Review: 'The Car Hackers Handbook'

The Internet of Things (IoT) is getting noticed within the security community as an area which needs much improvement. Overall, though, IoT devices are just mini versions of desktops and servers. They run Linux or Windows variants and connect via Bluetooth, Wi-Fi and Ethernet. There is one exception: cars.

Automobiles are built using mostly proprietary protocols, technologies and interfaces. Just look down under your steering wheel and you’ll find an ODB-II port. It’s a 16 pin connector to interface with your car.

After spending the past year trying to figure out how to interact with my vehicle, I picked up Craig Smith’s new book The Car Hacker’s Handbook. A Guide for Penetration Testers.

This is the type of book you read while sitting next to your Linux workstation. In fact, I read at least half of it sitting in my car with my laptop in one hand and the book in the other. Most of the tools and examples are for Linux systems. (Note: I’m sure everything will run just fine on OSX but it was much faster to get running in Linux).

As you get more advanced, you can move beyond just an ODB-II connection into additional hardware such as a JTAGulator. Luckily, there is something in everyone’s price range.

The first 60 pages of the book is less about hacking and more teaching the basics of in-car communications. The author does a great job of giving you the right amount of background so you can properly test a car. Even if you’re not interested in hacking your vehicle, it’s a good foundation in understanding the basics of how a car’s network operates.

After the basics, each section of the book tackles a different part of the car. This includes attacking the in-vehicle infotainment system, tapping the Bluetooth connection and how to hotwire a car. The appendix is also really helpful as it walks through the “Tools of the Trade” – all of the software and hardware described in the book.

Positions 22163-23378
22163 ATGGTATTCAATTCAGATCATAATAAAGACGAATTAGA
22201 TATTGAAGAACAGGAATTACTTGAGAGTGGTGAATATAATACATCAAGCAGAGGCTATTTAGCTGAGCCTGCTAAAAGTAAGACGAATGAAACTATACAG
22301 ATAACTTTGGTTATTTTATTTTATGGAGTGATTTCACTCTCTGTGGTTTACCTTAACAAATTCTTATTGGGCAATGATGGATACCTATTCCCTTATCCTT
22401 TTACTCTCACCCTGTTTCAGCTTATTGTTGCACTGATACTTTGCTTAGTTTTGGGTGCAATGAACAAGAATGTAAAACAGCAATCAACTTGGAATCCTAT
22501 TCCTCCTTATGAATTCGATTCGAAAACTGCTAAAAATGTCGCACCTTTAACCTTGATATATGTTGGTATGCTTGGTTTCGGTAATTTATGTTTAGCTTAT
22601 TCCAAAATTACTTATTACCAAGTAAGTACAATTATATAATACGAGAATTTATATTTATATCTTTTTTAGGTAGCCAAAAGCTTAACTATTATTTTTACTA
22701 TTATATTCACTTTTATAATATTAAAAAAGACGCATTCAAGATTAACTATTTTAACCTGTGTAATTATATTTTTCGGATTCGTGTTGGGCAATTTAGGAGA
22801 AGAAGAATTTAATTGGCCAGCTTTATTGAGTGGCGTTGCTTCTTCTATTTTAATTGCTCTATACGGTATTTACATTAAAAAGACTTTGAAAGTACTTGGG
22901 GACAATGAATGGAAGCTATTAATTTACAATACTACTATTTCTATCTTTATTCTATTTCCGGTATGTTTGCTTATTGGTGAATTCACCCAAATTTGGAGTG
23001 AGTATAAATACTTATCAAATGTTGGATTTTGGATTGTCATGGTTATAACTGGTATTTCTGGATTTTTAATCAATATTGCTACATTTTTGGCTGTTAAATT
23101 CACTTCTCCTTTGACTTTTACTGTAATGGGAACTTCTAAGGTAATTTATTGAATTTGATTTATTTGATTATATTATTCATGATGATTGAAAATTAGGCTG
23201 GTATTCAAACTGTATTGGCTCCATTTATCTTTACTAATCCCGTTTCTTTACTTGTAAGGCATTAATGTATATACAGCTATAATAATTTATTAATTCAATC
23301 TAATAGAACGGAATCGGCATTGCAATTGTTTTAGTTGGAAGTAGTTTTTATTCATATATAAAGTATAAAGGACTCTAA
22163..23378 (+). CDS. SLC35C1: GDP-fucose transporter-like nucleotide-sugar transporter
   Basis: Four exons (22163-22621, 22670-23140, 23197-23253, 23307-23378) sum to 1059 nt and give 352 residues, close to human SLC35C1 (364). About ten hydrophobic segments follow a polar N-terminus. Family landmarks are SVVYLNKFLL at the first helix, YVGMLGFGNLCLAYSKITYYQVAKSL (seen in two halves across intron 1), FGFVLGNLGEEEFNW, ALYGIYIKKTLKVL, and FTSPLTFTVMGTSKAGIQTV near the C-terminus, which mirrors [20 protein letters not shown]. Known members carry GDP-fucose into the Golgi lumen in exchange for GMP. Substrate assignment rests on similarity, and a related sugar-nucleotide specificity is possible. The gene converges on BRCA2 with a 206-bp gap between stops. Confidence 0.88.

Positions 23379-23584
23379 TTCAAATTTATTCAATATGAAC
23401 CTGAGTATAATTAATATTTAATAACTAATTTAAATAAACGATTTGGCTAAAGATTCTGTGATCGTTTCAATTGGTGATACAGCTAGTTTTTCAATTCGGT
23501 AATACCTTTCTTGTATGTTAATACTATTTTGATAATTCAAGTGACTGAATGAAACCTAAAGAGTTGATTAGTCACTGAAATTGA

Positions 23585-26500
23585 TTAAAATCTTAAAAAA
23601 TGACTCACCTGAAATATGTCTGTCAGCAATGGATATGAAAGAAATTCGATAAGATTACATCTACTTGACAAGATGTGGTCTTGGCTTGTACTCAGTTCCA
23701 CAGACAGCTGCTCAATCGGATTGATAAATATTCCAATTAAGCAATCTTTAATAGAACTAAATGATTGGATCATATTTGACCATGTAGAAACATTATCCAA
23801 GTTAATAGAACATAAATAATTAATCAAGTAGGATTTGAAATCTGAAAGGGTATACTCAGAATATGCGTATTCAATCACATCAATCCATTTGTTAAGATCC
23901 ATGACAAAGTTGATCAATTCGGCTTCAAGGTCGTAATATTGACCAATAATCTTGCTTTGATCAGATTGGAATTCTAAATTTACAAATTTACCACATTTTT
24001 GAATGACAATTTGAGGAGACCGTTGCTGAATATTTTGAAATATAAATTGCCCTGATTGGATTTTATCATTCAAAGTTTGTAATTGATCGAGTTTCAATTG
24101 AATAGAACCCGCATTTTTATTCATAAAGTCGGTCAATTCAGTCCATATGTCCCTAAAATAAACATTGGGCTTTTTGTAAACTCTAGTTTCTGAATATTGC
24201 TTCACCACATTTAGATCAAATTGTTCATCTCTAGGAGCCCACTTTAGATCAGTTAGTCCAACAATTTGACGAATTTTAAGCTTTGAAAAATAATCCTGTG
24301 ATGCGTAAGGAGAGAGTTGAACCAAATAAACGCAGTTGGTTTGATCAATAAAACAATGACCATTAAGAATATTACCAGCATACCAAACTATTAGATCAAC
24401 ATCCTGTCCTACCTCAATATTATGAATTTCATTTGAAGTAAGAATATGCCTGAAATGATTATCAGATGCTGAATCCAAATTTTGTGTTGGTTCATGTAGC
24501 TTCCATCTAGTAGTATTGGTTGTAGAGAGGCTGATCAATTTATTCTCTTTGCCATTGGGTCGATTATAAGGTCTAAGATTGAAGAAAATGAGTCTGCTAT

One of the biggest challenges in car hacking is avoiding messing up your primary mode of transportation. The book helps you explore and potentially modify your car. The author walks through some of the potential issues that can arise such as your vehicle not turning off anymore (it’s apparently rare.) There is a section on ICSim – the Linux instrument cluster simulator – a great way to start understanding a car’s network by using a virtual simulator.

As a tester, the book covers a number of different entry points to the car including using a software defined radio to attack the door locking system. Whether you’re interested in reverse engineering, changing the performance of your car, or just understanding how vehicles work, there is something for everyone.

My main issue with the book was that I already was playing with my car so, at first read, I struggled to stay and finish one chapter. Once I got up to speed on the basics in one area, I wanted to jump to a more advanced topic in that area. I understand car hacking by the tools I use, not the concepts. This book is written based upon concepts.

I have come to recognize this book is more a battlefield manual that you’ll jump around constantly than a book you read cover-to-cover. As much as the author talks about this book as a guide for penetration testers, it reads more like a guide for hackers, specifically the hobbyist hacker who wants to play with their car.

However, if you have your own car and are interested in understanding the ins and outs of its networking and security, this is the reference book to use

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